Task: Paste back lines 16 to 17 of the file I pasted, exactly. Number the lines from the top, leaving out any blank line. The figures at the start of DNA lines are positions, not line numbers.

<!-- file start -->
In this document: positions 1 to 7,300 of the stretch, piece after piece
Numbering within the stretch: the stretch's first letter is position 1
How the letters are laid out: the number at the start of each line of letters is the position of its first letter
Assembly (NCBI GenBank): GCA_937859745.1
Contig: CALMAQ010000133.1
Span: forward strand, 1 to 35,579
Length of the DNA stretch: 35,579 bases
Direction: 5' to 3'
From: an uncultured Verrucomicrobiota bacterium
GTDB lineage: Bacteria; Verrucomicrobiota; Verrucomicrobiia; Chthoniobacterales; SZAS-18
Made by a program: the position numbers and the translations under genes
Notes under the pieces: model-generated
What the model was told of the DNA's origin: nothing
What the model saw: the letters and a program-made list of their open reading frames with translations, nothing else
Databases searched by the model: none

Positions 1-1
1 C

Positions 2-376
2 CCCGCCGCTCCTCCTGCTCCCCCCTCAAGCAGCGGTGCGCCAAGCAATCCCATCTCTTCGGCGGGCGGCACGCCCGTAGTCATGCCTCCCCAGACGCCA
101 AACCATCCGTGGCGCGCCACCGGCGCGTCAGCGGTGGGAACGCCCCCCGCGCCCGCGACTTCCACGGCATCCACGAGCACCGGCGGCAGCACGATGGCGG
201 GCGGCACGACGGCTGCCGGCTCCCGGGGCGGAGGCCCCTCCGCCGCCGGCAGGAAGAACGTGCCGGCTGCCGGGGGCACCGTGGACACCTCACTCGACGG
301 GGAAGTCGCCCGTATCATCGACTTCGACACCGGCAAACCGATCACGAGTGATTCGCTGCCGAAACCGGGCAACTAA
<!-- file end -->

Positions 1-1
1 C